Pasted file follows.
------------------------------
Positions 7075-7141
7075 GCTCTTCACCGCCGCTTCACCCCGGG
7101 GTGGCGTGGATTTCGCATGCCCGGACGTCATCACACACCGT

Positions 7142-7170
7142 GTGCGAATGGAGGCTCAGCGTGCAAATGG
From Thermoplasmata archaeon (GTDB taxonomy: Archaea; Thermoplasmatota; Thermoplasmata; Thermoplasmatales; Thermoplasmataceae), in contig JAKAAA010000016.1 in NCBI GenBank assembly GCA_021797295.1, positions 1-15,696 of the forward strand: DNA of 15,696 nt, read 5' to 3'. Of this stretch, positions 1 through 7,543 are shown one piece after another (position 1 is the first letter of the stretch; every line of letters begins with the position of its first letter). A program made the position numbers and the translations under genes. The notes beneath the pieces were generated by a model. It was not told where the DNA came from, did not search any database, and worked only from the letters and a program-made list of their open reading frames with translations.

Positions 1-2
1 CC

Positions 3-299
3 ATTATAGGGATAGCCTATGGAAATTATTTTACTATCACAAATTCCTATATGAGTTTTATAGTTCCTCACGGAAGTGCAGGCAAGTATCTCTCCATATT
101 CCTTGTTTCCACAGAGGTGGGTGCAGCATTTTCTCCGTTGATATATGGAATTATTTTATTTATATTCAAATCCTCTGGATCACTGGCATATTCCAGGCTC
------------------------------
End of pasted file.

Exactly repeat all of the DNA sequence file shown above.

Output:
Positions 7075-7141
7075 GCTCTTCACCGCCGCTTCACCCCGGG
7101 GTGGCGTGGATTTCGCATGCCCGGACGTCATCACACACCGT

Positions 7142-7170
7142 GTGCGAATGGAGGCTCAGCGTGCAAATGG
From Thermoplasmata archaeon (GTDB taxonomy: Archaea; Thermoplasmatota; Thermoplasmata; Thermoplasmatales; Thermoplasmataceae), in contig JAKAAA010000016.1 in NCBI GenBank assembly GCA_021797295.1, positions 1-15,696 of the forward strand: DNA of 15,696 nt, read 5' to 3'. Of this stretch, positions 1 through 7,543 are shown one piece after another (position 1 is the first letter of the stretch; every line of letters begins with the position of its first letter). A program made the position numbers and the translations under genes. The notes beneath the pieces were generated by a model. It was not told where the DNA came from, did not search any database, and worked only from the letters and a program-made list of their open reading frames with translations.

Positions 1-2
1 CC

Positions 3-299
3 ATTATAGGGATAGCCTATGGAAATTATTTTACTATCACAAATTCCTATATGAGTTTTATAGTTCCTCACGGAAGTGCAGGCAAGTATCTCTCCATATT
101 CCTTGTTTCCACAGAGGTGGGTGCAGCATTTTCTCCGTTGATATATGGAATTATTTTATTTATATTCAAATCCTCTGGATCACTGGCATATTCCAGGCTC